We know door-to-door trick-or-treating may be discouraged or canceled this year, and indoor haunted houses with friends and crowded costume parties are risky. Indeed, Covid-19 looming over us is Halloween’s biggest scare.
Don’t despair! A global pandemic doesn’t change these facts: Halloween 2020 falls on a Saturday. That evening there will be a full moon. And that night we also move the clocks back for daylight saving time. It’s the perfect recipe for a late-night of ghoulish fun with loved ones.
If you have the energy to muster, you could build a contactless candy delivery system, like a catapult, for the children in your neighborhood. But that’s not required to have fun this season. Even if you don’t have a DIY degree from Home Depot, we’ve got loads of ways to safely keep the spirit of Halloween alive this month.
1. Plan the outfit. Design the most 2020/pandemic-appropriate costume: health care professionals, Dr. Anthony Fauci, the late Supreme Court Justice Ruth Bader Ginsburg, “Karen,” Zoom zombies, Black Panther in honor of the late Chadwick Boseman, and the vaccine that might halt the spread of Covid-19 are sure to be popular.
2. Cover your face in style. Order cute or creepy Halloween-themed face coverings to wear during your socially distant activities. Keep it real: As the US Centers for Disease Control and Prevention reminds us, costume masks are not a suitable substitute for protective cloth face coverings.
3. Stay in costume. Dress up throughout the entire week leading up to Halloween, whether you are running errands, walking the dog, or joining a Zoom meeting.
4. Stage a family photoshoot. Pick a family costume theme, take some porch portraits and wait for the likes to pour in on Instagram, or mail out a batch of Halloween cards instead of holiday greetings. I’m digging the party animals.
Pumpkins and decor
5. Organize a neighborhood decorating contest. My city is giving out awards for Horror House, Top Pumpkin Display, and Ghouls Choice, with the winners receiving a custom sign with bragging rights for their yard or entryway. Make a map with participating homes so community members can visit.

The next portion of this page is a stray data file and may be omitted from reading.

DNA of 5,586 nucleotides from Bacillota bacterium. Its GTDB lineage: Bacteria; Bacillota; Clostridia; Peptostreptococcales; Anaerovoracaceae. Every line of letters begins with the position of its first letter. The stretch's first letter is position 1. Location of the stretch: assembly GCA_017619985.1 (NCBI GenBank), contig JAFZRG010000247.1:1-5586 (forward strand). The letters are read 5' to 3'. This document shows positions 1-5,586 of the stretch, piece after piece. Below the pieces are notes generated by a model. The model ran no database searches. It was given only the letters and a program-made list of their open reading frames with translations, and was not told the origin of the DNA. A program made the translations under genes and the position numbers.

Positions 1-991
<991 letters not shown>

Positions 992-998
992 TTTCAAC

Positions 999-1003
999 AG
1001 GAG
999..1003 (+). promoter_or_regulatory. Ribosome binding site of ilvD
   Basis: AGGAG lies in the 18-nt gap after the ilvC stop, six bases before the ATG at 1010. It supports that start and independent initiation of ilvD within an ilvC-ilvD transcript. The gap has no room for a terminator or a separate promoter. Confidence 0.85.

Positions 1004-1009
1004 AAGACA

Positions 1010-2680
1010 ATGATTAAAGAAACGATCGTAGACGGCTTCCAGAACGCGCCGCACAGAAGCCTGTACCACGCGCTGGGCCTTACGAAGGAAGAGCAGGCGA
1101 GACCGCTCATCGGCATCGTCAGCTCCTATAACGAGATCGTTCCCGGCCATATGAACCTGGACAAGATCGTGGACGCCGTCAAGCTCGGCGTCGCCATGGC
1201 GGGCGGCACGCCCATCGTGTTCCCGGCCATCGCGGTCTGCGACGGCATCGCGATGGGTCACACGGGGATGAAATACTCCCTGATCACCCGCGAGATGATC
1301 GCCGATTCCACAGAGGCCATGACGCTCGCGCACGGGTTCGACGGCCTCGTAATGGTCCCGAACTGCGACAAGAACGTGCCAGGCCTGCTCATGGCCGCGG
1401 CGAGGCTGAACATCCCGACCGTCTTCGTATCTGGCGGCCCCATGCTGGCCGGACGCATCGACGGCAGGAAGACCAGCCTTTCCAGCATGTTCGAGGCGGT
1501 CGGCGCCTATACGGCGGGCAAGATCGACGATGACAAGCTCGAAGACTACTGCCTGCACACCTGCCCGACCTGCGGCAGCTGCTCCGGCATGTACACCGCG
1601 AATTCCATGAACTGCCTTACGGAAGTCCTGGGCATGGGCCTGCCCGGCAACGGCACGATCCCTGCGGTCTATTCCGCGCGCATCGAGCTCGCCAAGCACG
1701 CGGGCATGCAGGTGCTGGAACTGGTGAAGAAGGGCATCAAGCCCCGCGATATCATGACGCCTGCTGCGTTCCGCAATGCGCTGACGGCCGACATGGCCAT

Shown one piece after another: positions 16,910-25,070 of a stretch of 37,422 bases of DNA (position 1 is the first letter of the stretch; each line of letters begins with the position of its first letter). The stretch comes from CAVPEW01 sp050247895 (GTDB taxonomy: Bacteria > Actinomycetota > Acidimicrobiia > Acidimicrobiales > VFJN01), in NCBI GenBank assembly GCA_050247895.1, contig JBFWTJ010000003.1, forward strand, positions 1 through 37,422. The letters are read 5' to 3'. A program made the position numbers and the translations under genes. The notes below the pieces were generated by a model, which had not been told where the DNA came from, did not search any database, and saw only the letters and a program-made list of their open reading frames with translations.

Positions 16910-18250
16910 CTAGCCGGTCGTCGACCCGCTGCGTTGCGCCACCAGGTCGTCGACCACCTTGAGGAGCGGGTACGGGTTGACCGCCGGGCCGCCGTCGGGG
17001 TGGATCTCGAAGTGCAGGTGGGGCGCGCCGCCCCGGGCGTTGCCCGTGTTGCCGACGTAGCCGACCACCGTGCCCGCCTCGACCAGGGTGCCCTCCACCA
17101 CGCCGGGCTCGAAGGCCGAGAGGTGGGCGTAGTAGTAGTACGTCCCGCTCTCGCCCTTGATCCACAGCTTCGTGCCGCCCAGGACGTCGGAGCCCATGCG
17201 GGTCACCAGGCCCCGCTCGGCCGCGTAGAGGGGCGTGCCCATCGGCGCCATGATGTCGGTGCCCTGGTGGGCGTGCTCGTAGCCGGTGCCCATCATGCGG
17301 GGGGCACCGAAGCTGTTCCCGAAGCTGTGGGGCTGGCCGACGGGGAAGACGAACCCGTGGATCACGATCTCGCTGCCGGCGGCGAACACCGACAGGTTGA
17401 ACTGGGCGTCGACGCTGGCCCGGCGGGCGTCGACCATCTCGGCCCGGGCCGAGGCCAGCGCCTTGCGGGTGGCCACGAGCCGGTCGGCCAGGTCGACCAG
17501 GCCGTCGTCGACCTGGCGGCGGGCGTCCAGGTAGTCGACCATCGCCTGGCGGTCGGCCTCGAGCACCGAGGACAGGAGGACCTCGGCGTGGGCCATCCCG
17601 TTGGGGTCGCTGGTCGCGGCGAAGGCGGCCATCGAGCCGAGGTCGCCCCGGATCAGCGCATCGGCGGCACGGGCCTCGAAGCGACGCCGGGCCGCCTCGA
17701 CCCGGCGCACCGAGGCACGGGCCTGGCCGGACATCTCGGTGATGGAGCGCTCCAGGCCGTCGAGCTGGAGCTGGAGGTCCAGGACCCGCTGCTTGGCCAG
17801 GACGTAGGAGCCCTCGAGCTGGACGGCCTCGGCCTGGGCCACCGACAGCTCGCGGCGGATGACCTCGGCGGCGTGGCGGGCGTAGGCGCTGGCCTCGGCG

6. Bring the decor indoors. Redecorate inside for the month. Turn an old plastic dollhouse into a haunted one, decorate a Halloween tree or hang floating candles a la Harry Potter. My husband’s crafty aunt made the most adorable “Hiss” and “Hearse” orange and black throw pillows.
7. Do a pumpkin carving challenge. Invite friends to throw in a few dollars to enter and use the money to buy gift cards or candy prizes. Share the photos with friends and family and let them pick the first second and third place.
I thought I’d make this Cookie Monster pumpkin, but then again, these other carving ideas are adorable (get a load of the Swiss cheese holes and mice in #8)! There are just so many creative ways to take your carvings to the next level.
Be sure to seal your masterpiece to prevent it from rotting. Also, if you sprinkle cinnamon inside the lid, your pumpkin apparently will smell like a pie when you light a candle.
8. Paint your pumpkins. You won’t have any pumpkin guts to clean up with one of these beautiful designs. And don’t you love the ice cream cone?
Blood and guts
9. Haunt your house. Make some horrifying DIY Halloween props that will make your loved ones question your sanity. It’s pretty easy to make your own bathroom murder scene. Only look at these examples if you’re prepared to be seriously disturbed. Don’t forget to put a skeleton on the toilet!
10. Host a creepy feast. You could serve feet loaf, hot dog mummies, a pumpkin puking guacamole, and berry eyeball punch finished off with a strawberry cheesecake brain.
11. Disfigure yourself (with makeup). Watch a gruesome makeup tutorial and try it yourself. Special effects makeup artist Glam and Gore have some amazing how-to videos for zombie’s faces, mangled princesses, and more (not appropriate for children or sensitive souls).
12. Play “Doll in the Hall.” Instead of “Elf in the Shelf” in December, take a creepy porcelain doll and secretly move it around the house to freak out your kids. (This is not recommended for kids who are scared of the dark.) Alternatively, I’m loving this creepy doll mobile.
13. Throw a horror movie night. “The Texas Chain Saw Massacre,” “The Exorcist” and “Don’t Look Now” are good thrillers to start with. For something closer to home, there is this year’s Covid-19 horror movie, “Host,” about friends who accidentally summon an angry demon during their weekly Zoom call.